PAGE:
How to Develop a Sales Report

Here’s how to develop a sales report that provides detailed information on your sales department’s performance.

  • A sales report gives information on all of your company’s sales operations as well as suggestions for improvements.
  • There are many sorts of sales report, each with different KPIs and periodicity.
  • Numerous KPIs should be included in a sales report, along with textual justifications of how these data affect upcoming sales activities.
  • This article is for small business owners who wish to learn how to create a sales report and establish a sales department.

An average small firm may devote up to 20% of its income to following up on leads. This number might be as high as 45% for younger businesses. It seems sense that you and your sales staff, managers, executives, or outside investors would want to regularly review your sales KPIs given the amount of money you are investing in sales. Sales reports have a role in this.

What is a sales report?

A document that lists a company’s sales operations is referred to as a sales report or a sales analysis report. This report normally contains data on sales volume, leads, new clients, earnings, and expenses for a specific time period. It may also evaluate this data at each stage of the sales process and provide performance data for your sales force (or any gaps therein).

These reports might be used to change your company’s sales strategy and other growth strategies. They can offer insights into successful sales methodologies, forecasts of upcoming sales data, comparisons of performance to prior times, and a deeper comprehension of client motives.

What are the different types of sales reports?

No two sales reports are identical in appearance. Certain sales report formats concentrate on various sales KPIs, requirements, or tactics. Some of the report kinds include:

Sales forecasts.

These reports forecast how many sales your team will generate over a specific time period. You can use them to prepare for potential company problems or predict seasonal slowdowns.

Sales funnel reports.

These reports demonstrate how near a lead is to making a purchase of your good or service. You can better understand how to nurture leads and eventually turn them into customers by using sales funnels. You may find flaws in your sales pipeline by comparing back-to-back sales funnel data.

Conversion reports.

These reports are similar to sales funnel reports in that they evaluate the progress of leads as they go through the funnel, but they focus on the leads’ conversion into customers rather than their current position. In a typical conversion tracking report, contacts, leads that were created and qualified, wins, and period-to-period change rates are all included.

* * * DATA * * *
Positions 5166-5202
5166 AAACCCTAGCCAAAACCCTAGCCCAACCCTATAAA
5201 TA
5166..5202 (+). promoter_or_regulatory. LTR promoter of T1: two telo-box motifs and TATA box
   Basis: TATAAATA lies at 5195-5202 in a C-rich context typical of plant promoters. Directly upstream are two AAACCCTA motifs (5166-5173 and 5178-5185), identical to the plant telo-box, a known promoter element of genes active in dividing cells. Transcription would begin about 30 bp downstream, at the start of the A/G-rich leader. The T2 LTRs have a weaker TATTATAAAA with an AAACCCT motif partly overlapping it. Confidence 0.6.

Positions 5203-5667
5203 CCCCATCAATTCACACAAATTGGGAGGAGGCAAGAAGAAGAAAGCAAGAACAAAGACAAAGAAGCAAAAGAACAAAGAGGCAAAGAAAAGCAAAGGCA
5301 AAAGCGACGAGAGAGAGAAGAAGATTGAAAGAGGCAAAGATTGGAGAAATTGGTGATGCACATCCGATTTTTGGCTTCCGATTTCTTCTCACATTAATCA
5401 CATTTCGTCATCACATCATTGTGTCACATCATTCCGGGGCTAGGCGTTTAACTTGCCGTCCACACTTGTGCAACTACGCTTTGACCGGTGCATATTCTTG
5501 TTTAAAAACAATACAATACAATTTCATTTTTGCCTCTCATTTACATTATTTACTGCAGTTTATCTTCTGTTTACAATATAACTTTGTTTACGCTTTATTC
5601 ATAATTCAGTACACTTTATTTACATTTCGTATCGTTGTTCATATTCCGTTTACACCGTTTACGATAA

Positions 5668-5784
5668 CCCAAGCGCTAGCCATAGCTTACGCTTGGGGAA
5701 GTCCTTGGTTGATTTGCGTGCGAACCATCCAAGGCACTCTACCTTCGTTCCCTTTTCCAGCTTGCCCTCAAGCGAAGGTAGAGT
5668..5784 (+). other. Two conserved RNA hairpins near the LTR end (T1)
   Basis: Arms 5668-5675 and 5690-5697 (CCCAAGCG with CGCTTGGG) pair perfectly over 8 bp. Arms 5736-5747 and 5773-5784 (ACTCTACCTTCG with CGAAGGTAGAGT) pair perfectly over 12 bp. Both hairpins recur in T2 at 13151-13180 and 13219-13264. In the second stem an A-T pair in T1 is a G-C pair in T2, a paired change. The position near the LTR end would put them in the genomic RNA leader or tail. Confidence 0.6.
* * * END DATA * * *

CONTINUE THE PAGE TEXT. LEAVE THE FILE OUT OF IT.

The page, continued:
Opportunity score reports.

The Einstein opportunity score serves as the foundation for opportunity score reporting. This artificial intelligence-generated measure assigns a score to each lead between one and 99, with a higher score indicating a better chance of a successful sale. These reports can be used to schedule how your team will split up their lead-pursuit time.

Upsell and cross-sell reports.

These reports include information on how many and how much merchandise was up- or cross-sold to clients. Your team may examine these reports to spot potential chances for upselling and cross-selling in the future or to mark particular goods and services as being particularly well suited for these types of sales strategies.

Sales call reports.

These sales reports deal with calls made to leads, prospects, and clients in an effort to boost purchases. You may learn more about the abilities of your leads and the performance of your salespeople through these reports.

Sales reports may be triggered at different intervals and linked to key performance indicators (KPIs), which can help you track your progress over time. Here are a few typical frequencies:

Daily sales reports. KPIs like the number of calls and leads a salesperson makes each day can be tracked in a daily sales report.

Weekly sales reports.

A weekly sales report might measure KPIs like the total number of transactions closed or dollars made by the sales staff.

Monthly sales reports.

The data monitored in either a daily or weekly sales report can be viewed over a longer period of time in a monthly sales report.

Annual sales reports

A monthly sales report is expanded upon and elaborated in an annual sales report. For figuring up sales targets for a following year, it can be the most helpful. You may use it to analyses the effects of marketing efforts, pinpoint particularly effective sales representatives, identify seasonal swings, and solve problems with sales management.

What are the key elements of a sales report?

The essential components vary depending on the kind of report. However, sales reports should often include the following numbers:

  • Relevant KPIs established by the aforementioned standards
  • Sales amount
  • Net income (this is a dollar figure, whereas sales volume is simply the number of sales made)